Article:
June 16, 2012 at 6:34 pm #83810
Six months after purchase of my 1979 421c it is finally out of the shop and in my hangar.
one new ram engine, radio work ,auto pilot repairs,A/c repairs ,deice boots,and duct repair and various other repairs to
include 6 pages of maintenance logs . My check book is empty ,no money for fuel,and no friends brave enough to fly
with me guess I,ll get me a sign find a high traffic corner and hope to collect enough donAtion to attend
SIM-com . Sure is costly and timely to become a 421 driver. I should have studied the forum about pre-
purchase inspections. Oh what the heck For Sale one cessna 421c for sale fresh annual,. Bring your own pilot
gthorntonJune 16, 2012 at 11:08 pm #96219rwelshParticipant
I have said numerous times on different forums, the cheaper airplane is not usually the cheapest once things get brought up to snuff. Even expensive planes can cost a bundle if not looked at closely enough. This is especially true of turbine equipment as their engines and some accessories are so expensive.June 17, 2012 at 1:28 am #96223
Even the best airplanes have problems. I was talking to Tony one time about an annual we had and I asked if he thought the next would be better. His reply is that with old airplanes it is always something. Ask your self what is there to replace them in price, comfort and efficiency. Sure a single engine turboprop would come close but the purchase price is 1M or better.
Why not consider one of the excellent training companies that are involved with this organization.June 17, 2012 at 2:05 am #96225
Daniel, I would consider a member instructor but my insurance has required Sim-com or a recognized (with them)
company. Iam going to Dallas to Sim con .The simulator is a motion machine I guess. What ever that means.
gthorntonJune 17, 2012 at 9:13 pm #96226quote GTHORNTON:
SimCom Dallas has a fixed base and motion base 421. The fixed base is cheaper and I suspect gives you the same experience as the motion base. I was there a few weeks ago and booked the non motion FTD, but was hoping to get a ride in the motion – unfortunately it was broken the days I was there so I didn’t get a chance.
If our looking to save some money, use the non motion sim and save some $.
RobertJune 19, 2012 at 1:45 am #96231
The fact of the matter is that if the owner wants to fly his airplane he can. If you want the sim time that is fine and there are benefits to that, but in some cases owners prefer the airplane. In those cases where that is the case the owner in coop with your broker can approach the underwriter with the request. There are many underwriters out there and most if not all will allow training to be done in a piston twin rather than a “SIM” (actually they are Flight Training Devices). My company (and probably many of the other member instructors) has approvals from nearly all of the underwriters to perform initial and recurrent training in the aircraft.June 19, 2012 at 2:08 am #96232quote DMOORE1:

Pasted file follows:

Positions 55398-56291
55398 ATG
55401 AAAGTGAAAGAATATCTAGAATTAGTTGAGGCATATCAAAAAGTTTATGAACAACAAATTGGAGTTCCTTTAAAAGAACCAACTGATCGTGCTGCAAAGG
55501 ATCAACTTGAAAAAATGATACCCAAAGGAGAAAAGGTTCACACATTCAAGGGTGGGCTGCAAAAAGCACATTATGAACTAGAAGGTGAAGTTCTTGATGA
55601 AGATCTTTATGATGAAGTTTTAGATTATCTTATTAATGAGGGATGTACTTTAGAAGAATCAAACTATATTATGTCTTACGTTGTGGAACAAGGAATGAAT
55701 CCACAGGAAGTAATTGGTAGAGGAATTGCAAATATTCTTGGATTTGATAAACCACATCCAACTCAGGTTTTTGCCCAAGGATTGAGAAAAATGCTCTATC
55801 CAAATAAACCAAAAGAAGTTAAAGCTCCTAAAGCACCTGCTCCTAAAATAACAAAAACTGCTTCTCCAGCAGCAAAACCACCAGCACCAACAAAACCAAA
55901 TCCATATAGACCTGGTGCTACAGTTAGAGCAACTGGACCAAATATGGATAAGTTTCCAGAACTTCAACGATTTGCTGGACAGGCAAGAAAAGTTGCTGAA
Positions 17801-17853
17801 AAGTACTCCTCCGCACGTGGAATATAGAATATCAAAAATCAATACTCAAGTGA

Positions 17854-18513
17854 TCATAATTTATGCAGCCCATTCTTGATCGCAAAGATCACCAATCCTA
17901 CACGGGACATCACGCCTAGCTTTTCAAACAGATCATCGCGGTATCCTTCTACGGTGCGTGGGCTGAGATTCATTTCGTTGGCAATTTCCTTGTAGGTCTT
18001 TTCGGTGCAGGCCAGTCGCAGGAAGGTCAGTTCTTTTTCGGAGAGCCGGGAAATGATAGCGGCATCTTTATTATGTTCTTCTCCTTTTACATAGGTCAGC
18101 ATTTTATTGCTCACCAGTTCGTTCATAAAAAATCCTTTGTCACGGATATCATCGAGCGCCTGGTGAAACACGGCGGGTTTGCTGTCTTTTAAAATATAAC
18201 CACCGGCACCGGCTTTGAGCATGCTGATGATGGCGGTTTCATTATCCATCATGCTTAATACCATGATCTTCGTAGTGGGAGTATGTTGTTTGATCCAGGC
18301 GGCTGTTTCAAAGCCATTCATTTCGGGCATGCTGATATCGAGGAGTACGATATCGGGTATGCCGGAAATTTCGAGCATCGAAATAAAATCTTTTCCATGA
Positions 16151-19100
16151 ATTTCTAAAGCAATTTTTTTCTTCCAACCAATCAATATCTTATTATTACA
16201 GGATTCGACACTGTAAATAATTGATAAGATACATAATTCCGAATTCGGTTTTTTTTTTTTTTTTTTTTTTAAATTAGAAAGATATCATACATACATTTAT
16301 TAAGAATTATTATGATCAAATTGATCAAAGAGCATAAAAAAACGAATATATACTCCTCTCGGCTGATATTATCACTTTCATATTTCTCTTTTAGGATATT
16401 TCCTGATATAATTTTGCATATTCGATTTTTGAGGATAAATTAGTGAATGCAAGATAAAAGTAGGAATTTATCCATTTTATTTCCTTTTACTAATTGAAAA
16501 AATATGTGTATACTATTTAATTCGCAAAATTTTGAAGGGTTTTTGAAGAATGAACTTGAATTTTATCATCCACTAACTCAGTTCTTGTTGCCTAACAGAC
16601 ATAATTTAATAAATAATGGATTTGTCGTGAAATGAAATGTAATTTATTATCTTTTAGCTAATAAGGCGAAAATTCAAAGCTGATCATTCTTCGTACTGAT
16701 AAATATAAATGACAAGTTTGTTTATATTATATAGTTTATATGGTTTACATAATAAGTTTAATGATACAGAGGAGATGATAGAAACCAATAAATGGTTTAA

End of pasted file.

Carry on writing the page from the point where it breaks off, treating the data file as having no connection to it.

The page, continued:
Agreed, Dan, but… Having earned 3 type ratings in modern sims… and trained as an instructor and student in the early Navy night carrier landing training “devices”, to say nothing of Link instrument trainers, I’ll say that one can “get away with” training scenarios in a simulator that would be un-recoverable in reality. If nothing else, it’s a good, safe way to test one’s limits. 🙂June 19, 2012 at 2:14 pm #96235
Hey Guys ,
Thanks for the advise . This is the first time outside of work that i have had access
to individuals with the experience and knowledge that is shared by this group of
individuals . This group feedback allows me to make choices based on another,s
life times of doing what we all love.
I will go to a sim course so not to destroy a ram engine with 5 hours on it while
i am a heavy handed novice. Thanks again gthorntonJune 25, 2012 at 7:14 pm #96263quote GTHORNTON:
I am preparing an article about shock heat and cool for my website from data I have collected from turbo charged piston aircraft. I have some interesting conclusions to share. Keep an eye out here I will post a link when it is up on the website.June 25, 2012 at 10:35 pm #96264quote DMOORE1:
That should be interesting. How did you collect the data and what were the inter-sample intervals that you used? I wish the engine monitor manufacturers would add heating rate in addition to cooling rate.
GeoffJune 26, 2012 at 11:40 pm #96267rwelshParticipant
Geoff, the Insight G3 has a number readout by the second for 21 parameters. It is pretty easy to use an Excel program to look at all the numbers and see how quick it cools. I always leave the MP where it was in cruise and never tough it until on short final. If you set the vertical descent on the 530 to 800 feet per minute, then the cabin has time to come down without ear pops and the engine cools gradually from the extra descent airspeed and the gradual cooling due to less turbo use. This works great out west where we have more latitude then flyers out east and all their congestion.July 4, 2012 at 5:22 pm #96310
As Daniel noted above, most of the flight training companies that advertise on Twin Cessna have authorization from most of the insurance companies that insure pressurized piston twins. That is the case with my training company as well.
However, I have noticed that the individual underwriters do have a prejudice toward companies with sim training – probably because no one ever got fired for approving Simcom of Flight Safety.
I have had no trouble getting approved for initial training, even for pilots with brand new “quickie” ME ratings.
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